Drinking in Style: How to Make the Perfect Mint Julep
The Kentucky Derby is the king of all genteel parties (and ranks fairly high on the not-so-proper list, as well – just ask anyone spending the first Saturday in May in the infamous infield). And as all PorchDrinkers well know, no party is complete without libations. The Kentucky Derby is evocative of many iconic institutions: lavish hats, faster-than-light Thoroughbreds and, of course, the Mint Julep. After all, no Kentucky party is complete without a bit of Bourbon.
The Mint Julep first arrived on the scene somewhere in the late 18th century in nowhere more genteel than the Southern United States. The Mint Julep was originally drunk as a breakfast cocktail, and in many ways, still is as Derby partying begins early. And as any Kentuckian worth his or her salt knows, our very own Senator Henry Clay is credited with introducing the cocktail to Washington, DC at the Round Robin Bar at the Willard Intercontinental Hotel. If you ever find yourself in DC, it is a rite of passage to enjoy this fine drink at the Round Robin, where it graces the menu as the bar’s signature cocktail and is dubbed the “Henry Clay Mint Julep.” And rightfully so.
(Read: Kentucky Derby Beer Cocktail)
Though the Mint Julep graces the lips of the rich and famous every year on Millionaire’s Row at Churchill Downs, the cocktail rests its popularity on the combination of classic yet simple flavors. A real Julep contains only four ingredients: Bourbon (pick your poison, I prefer to mix with Maker’s Mark), fresh mint, sugar and water. I have no doubt that mixologists across the country, especially at the Round Robin, will lobby that their way of the Julep is supreme. But this Kentucky native has her own way of doing things.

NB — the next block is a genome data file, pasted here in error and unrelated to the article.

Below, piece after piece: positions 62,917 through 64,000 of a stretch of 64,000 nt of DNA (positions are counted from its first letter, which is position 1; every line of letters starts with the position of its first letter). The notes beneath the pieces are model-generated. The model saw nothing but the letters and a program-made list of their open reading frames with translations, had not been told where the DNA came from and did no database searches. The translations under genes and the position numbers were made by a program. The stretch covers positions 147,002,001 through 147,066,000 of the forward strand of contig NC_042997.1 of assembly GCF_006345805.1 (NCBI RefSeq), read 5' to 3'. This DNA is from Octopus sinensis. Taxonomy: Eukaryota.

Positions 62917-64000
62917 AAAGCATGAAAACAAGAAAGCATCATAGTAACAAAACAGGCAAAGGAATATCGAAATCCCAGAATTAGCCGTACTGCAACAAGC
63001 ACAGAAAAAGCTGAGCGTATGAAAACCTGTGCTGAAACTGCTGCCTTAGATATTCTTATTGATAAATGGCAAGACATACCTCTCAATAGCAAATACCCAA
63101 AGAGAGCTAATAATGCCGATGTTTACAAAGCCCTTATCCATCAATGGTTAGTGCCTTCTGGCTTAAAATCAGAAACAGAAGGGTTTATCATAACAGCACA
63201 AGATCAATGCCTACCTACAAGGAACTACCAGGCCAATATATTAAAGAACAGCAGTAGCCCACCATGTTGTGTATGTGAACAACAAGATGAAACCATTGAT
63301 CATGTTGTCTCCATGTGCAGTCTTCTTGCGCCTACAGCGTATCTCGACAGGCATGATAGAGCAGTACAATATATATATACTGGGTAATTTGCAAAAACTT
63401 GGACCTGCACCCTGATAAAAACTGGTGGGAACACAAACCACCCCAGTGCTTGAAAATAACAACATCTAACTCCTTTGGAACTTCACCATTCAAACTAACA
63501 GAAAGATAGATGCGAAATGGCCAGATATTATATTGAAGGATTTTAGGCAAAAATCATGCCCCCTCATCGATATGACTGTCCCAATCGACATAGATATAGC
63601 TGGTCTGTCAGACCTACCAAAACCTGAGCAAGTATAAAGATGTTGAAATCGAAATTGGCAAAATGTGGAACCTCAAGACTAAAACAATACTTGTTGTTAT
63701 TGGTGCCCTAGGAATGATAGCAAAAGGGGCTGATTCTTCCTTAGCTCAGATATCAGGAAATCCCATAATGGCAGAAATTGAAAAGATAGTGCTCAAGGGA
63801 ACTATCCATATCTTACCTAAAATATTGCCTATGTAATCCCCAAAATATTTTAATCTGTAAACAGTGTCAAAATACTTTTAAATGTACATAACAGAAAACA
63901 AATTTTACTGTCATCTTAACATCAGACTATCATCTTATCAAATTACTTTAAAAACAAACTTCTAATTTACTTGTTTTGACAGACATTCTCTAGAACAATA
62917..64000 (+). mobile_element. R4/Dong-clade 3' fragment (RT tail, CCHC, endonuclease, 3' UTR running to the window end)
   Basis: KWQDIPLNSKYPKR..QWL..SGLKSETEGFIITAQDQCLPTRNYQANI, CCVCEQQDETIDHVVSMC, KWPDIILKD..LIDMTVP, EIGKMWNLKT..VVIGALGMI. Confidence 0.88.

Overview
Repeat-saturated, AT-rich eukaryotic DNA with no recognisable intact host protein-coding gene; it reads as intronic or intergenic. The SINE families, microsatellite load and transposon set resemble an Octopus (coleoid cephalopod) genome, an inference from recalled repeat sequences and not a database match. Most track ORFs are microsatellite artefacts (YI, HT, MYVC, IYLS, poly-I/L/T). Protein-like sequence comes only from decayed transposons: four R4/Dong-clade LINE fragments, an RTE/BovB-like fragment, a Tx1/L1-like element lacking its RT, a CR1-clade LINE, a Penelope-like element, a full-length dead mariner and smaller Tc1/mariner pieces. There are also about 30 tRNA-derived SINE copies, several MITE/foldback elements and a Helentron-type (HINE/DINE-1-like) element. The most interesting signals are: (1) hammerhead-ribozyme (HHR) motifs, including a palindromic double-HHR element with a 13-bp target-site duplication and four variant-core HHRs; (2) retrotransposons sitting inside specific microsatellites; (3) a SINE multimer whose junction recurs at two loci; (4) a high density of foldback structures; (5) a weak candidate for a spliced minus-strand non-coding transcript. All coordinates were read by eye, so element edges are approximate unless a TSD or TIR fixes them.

How to Make the Perfect Mint Julep
You will require all of the aforementioned four ingredients, but ensure you have an excessive amount of fresh mint sprigs: this is key to a proper Julep. First, I prepare a mint-infused simple syrup, in lieu of muddling sugar or using plain simple syrup.
- Using equal parts sugar and water, blend the two together in a pot on the stove at low-medium heat until the sugar is entirely melted and the consistency is a bit thicker than water.
- Once melted, add sprigs of mint (I put in quite a bit) and allow the sugar-water to really soak up all of those mint oils.
- If I have time, I will prepare my simple syrup the night before and allow the mint to steep overnight.
- Fill the glass with crushed ice.
- Pour 2 parts Bourbon and 2 tablespoons mint syrup over the ice, then stir together.
- Some prefer to add a bit of water to cut the mixture, but as the ice melts it will temper the taste of the cocktail.
Don a bow tie or a big hat, sit back, take a sip and watch those ponies run in true Kentucky fashion.